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India taps channels for urgent supplies, US hints ready to help

Earlier this week, Washington had indicated that it would not be a lifting a ban on exports of key ingredients required in vaccine manufacture, a setback for Delhi from a “close strategic partner”.

Written by Shubhajit Roy | New Delhi |
Updated: April 25, 2021 7:24:34 am
Joe Biden India covid support, US India relation, COVID support from US, US India covid second wave, Prime Minister Narendra Modi, Biden-Modi, India news, Indian express newsUS President Joe Biden. (The New York Times: Doug Mills)

With the Covid-19 surge crippling the healthcare system, hectic diplomacy is on with major countries for urgent supply of vaccines, oxygen-related equipment such as tankers, ventilators and other critical life-saving devices.

The Sunday Express has learnt that meetings are underway in Washington DC over the weekend with key stakeholders, including in the government and private sector. Sources in New Delhi said they were “cautiously optimistic” of positive outcomes of those meetings.

Earlier this week, Washington had indicated that it would not be a lifting a ban on exports of key ingredients required in vaccine manufacture, a setback for Delhi from a “close strategic partner”. But there has been a change in approach in the last 24 hours, and a decision to help India is expected in the next couple of days, The Sunday Express has learnt.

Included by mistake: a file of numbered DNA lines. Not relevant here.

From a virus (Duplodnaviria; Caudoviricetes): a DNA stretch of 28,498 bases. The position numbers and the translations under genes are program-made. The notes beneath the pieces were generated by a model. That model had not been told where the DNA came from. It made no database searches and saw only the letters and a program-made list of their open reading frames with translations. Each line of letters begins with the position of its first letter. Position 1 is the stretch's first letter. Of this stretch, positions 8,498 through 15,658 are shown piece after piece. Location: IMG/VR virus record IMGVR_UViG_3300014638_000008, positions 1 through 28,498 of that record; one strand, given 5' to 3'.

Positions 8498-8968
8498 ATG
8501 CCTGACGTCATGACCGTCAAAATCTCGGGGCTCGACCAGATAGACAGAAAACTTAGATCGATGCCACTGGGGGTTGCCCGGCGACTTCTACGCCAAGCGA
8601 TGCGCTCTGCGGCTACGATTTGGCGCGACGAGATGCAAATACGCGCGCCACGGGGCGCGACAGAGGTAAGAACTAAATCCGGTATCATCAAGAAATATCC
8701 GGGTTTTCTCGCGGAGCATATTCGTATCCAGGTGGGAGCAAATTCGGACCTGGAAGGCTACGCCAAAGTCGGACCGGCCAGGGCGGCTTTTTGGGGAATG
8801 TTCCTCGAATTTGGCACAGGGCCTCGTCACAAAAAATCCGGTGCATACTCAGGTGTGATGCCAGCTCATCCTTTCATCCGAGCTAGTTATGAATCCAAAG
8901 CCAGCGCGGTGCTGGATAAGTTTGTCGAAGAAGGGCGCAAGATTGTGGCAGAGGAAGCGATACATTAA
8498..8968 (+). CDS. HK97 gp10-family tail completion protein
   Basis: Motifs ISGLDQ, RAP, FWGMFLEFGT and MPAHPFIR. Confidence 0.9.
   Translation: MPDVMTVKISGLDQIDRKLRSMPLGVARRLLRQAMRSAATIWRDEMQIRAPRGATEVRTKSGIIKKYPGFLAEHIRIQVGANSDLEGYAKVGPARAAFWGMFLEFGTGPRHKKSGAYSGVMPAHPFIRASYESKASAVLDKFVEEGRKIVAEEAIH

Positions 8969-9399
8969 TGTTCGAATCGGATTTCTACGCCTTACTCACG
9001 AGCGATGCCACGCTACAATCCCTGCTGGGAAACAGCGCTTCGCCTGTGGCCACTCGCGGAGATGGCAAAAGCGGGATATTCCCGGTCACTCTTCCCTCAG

Many in Washington DC’s political and business elite are in favour of helping India, sources said. On Saturday, the US Chamber of Commerce made a vocal pitch, calling on the White House to release “the millions of AstraZeneca vaccine doses in storage” — apart from life-saving equipment — to India, Brazil, and other nations hit hard by the pandemic.

On Friday, US Health Secretary Matt Hancock tweeted, “Heartbreaking scenes from India… We stand ready to help fight this awful virus.” Top medical advisor to the US President Dr Anthony Fauci also said the CDC (Centers for Disease Control and Prevention) was in talks with Indian counterparts for technical assistance, adding, “we’re trying to help in any way we can”. “Obviously they need to get their people vaccinated because that’s the only way we’re going to turn that around,” Dr Fauci said.

White House spokesperson Jen Psaki said the US is “working closely with Indian officials at political and experts’ level for ways to help address the crisis”.

While no commitment was made for any specific help, New Delhi is reading these as signs of softening of the US position on vaccines and its ingredients. Several US lawmakers have also advocated helping India.

For a month now, vaccine manufacturers and upstream suppliers have been reporting shortage of raw and packaging materials, critical consumables and equipment. Over time, such shortages can lead to shortage of vaccines and impact delivery commitments, as well as delay regulatory clearances for some products, experts said.

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